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© 2005, Prentice Hall

Avogadro’s Number

grams of carbon.

• Its numerical value is 6.02 × 1023.

• Therefore, a 12.01 g sample of carbon contains 6.02 × 1023 carbon

atoms.

The Mole

• The mole (mol) is a unit of measure for an amount of a chemical

substance.

• A mole is Avogadro’s number of particles, that is 6.02 × 1023

particles.

1 mol = Avogadro’s Number = 6.02 × 1023 units

• We can use the mole relationship to convert between the number of

particles and the mass of a substance.

Mole Calculations

• We will be using the Unit Analysis Method again.

• Recall:

• First we write down the unit asked for

• Second we write down the given value

• Third we apply unit factor(s) to convert the given units to the

desired units

Mole Calculations I

•

Mole Calculations I

•

Molar Mass

• The atomic mass of any substance expressed in grams is the molar

mass (MM) of that substance.

• The atomic mass of iron is 55.85 amu.

• Therefore, the molar mass of iron is 55.85 g/mol.

• Since oxygen occurs naturally as a diatomic, O2, the molar mass of

oxygen gas is 2 times 16.00 g or 32.00 g/mol.

Calculating Molar Mass

• The molar mass of a substance is the sum of the molar masses of

each element.

• What is the molar mass of magnesium nitrate, Mg(NO3)2?

• The sum of the atomic masses is:

24+ 2(14 + 16 + 16 + 16) =

24 + 2(62) = 148 amu

• The molar mass for Mg(NO3)2 is 148 g/mol.

Mole Calculations II

• Now we will use the molar mass of a compound to convert

between grams of a substance and moles or particles of a

substance.

6.02 × 1023 particles = 1 mol = molar mass

• If we want to convert particles to mass, we must first convert

particles to moles and than we can convert moles to mass.

Mass-Mole Calculations

• What is the mass of 1.33 moles of titanium, Ti?

• We want grams, we have 1.33 moles of titanium.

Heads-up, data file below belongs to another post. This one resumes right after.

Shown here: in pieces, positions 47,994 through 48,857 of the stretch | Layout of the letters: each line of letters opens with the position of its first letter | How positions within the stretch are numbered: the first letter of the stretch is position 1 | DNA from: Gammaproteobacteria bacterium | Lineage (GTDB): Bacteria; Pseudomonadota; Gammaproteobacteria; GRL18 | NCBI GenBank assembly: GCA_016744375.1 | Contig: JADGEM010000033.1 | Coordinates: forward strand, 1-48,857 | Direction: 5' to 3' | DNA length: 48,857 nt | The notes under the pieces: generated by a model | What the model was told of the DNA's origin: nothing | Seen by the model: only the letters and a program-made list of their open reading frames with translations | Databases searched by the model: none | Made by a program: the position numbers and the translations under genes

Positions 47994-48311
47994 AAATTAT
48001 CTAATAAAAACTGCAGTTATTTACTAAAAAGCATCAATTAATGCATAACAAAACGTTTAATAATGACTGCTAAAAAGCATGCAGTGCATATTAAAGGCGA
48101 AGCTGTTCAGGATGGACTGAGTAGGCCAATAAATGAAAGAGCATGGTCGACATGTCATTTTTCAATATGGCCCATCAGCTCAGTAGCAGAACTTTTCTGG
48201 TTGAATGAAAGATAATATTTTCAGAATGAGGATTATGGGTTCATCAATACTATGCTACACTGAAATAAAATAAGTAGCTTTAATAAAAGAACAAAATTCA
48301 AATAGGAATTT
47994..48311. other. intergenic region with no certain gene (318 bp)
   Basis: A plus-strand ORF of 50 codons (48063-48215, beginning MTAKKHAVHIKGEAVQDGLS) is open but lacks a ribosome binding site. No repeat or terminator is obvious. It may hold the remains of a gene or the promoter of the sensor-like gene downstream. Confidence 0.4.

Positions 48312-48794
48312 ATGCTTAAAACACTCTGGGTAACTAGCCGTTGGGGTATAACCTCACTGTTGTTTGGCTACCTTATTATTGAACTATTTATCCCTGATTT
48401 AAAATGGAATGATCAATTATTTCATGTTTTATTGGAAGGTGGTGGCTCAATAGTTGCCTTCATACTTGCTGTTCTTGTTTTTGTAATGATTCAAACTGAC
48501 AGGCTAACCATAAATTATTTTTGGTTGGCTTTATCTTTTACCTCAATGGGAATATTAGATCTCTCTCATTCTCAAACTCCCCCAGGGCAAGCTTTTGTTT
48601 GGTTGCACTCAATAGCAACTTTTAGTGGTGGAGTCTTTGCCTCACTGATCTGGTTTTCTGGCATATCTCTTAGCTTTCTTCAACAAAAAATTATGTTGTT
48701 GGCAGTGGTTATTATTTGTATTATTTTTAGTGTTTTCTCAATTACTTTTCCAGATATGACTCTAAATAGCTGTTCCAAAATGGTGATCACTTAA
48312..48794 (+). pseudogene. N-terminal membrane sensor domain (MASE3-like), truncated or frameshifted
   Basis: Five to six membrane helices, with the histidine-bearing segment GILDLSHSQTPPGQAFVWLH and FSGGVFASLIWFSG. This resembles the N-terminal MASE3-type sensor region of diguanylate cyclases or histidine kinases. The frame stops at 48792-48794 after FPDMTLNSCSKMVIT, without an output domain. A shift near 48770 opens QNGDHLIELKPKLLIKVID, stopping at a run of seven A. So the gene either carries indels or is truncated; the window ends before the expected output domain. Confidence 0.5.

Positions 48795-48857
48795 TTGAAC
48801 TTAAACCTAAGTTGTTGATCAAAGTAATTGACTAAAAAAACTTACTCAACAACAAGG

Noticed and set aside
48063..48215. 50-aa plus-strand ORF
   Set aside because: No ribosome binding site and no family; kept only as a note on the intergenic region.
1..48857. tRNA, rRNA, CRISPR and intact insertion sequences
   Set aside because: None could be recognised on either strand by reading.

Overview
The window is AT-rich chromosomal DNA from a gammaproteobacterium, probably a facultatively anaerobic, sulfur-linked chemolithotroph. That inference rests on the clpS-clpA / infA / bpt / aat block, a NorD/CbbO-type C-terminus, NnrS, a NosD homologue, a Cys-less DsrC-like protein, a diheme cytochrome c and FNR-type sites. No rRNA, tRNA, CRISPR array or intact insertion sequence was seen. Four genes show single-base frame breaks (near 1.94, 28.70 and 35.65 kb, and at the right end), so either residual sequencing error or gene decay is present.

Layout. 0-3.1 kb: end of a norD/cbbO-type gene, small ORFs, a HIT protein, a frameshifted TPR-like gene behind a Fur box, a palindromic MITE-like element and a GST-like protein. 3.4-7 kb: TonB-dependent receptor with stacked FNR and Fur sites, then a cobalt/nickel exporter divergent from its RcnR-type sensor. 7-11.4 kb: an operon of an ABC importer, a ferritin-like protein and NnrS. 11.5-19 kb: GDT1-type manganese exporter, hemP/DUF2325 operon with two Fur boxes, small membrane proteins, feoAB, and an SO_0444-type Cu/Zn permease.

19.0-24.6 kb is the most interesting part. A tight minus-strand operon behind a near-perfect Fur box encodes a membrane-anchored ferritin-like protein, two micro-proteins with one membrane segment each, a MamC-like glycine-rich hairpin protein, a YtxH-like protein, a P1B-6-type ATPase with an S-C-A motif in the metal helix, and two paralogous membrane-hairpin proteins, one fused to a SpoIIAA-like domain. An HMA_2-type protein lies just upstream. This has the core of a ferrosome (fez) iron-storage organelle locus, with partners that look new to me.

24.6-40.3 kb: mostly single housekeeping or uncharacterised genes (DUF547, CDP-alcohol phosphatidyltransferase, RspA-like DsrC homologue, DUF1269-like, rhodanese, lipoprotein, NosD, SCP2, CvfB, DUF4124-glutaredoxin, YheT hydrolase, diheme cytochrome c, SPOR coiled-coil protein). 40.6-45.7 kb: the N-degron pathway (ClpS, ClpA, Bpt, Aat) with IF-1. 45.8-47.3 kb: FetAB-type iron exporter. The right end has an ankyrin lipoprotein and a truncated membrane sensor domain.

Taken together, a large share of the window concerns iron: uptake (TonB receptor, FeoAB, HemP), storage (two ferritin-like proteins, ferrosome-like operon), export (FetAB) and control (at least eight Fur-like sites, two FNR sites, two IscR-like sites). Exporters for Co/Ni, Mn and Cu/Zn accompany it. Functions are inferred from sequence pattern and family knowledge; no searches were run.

• Use the molar mass of Ti: 1 mol Ti = 48 g Ti

Mole Calculations II

• What is the mass of 2.55 × 1023 atoms of lead?

• We want grams, we have atoms of lead.

• Use Avogadro’s number and the molar mass of Pb

Mole Calculations II

• How many O2 molecules are present in 0.470 g of

oxygen gas?

• We want molecules O2, we have grams O2.

• Use Avogadro’s number and the molar mass of O2

Gas Density

• The density of gases is much less than that of liquids.

• We can calculate the density of any gas at STP easily.

• The formula for gas density at STP is:

= density, g/L

molar volume in liters

Calculating Gas Density

• What is the density of ammonia gas, NH3, at STP?

• First we need the molar mass for ammonia;

• 14+ 3(1) = 17 g/mol

• The molar volume NH3 at STP is 22.4 L/mol.

• Density is mass/volume

Molar Mass of a Gas

• We can also use molar volume to calculate the molar

mass of an unknown gas.

• 1.96 g of an unknown gas occupies 1.00L at STP.

What is the molar mass?

• We want g/mol, we have g/L.

Mole-Volume Calculation

How many moles of methane are present?

• We want moles, we have volume.

• Use molar volume of a gas: 1 mol = 22.4 L

Mass-Volume Calculation

• We want mass O3, we have 3.36 L O3.

• Convert volume to moles then moles to mass:

Molecule-Volume Calculation

• How many molecules of hydrogen gas, H2, occupy

0.500 L at STP?

• We want molecules H2, we have 0.500 L H2.

• Convert volume to moles and then moles to

molecules:

Mole Unit Factors

• We now have three interpretations for the mole:

• 1 mol = molar mass

• 1 mol = 22.4 L at STP for a gas

• This gives us 3 unit factors to use to convert between moles,

particles, mass, and volume.

Law of Definite Composition

contain the same elements in a constant proportion by mass”.

• Sodium chloride is always 39.3% sodium and 60.7% chlorine by

mass, no matter what its source.

• Water is always 11.2% hydrogen and 88.8% oxygen by mass.

Law of Definite Composition

hydrogen and oxygen in the same percent by mass.

Percent Composition

• The percent composition of a compound lists the mass percent of

each element.

• For example, the percent composition of water, H2O is:

• 11% hydrogen and 89% oxygen

• All water contains 11% hydrogen and 89% oxygen by mass.

Calculating Percent Composition

• There are a few steps to calculating the percent composition of a

compound. Lets practice using H2O.

• One mole of H2O contains 2 mol of hydrogen

and 1 mol of oxygen.

• 2(1.01 g H) + 1(16.00 g O) = molar mass H2O

• 2.02 g H + 16.00 g O = 18.02 g H2O

Calculating Percent Composition

• Next, find the percent composition of water by comparing the

masses of hydrogen and oxygen in water to the molar mass of

water:

2.02 g H

× 100% = 11.2% H

18.02 g H2O

16.00 g O

× 100% = 88.79% O

18.02 g H2O

Percent Composition Problem

• TNT (trinitrotoluene) is a white crystalline substance that explodes

at 240°C. Calculate the percent composition of TNT, C7H5(NO2)3.

g C7H5(NO2)3

C7H5(NO2)3.

Percent Composition of TNT

84.00 g C

× 100% = 37.00% C

227.00 g TNT

5.00 g H

× 100% = 2.20% H

227.00 g TNT

42.00 g N

× 100% = 18.50% N

227.00 g TNT

96.00 g O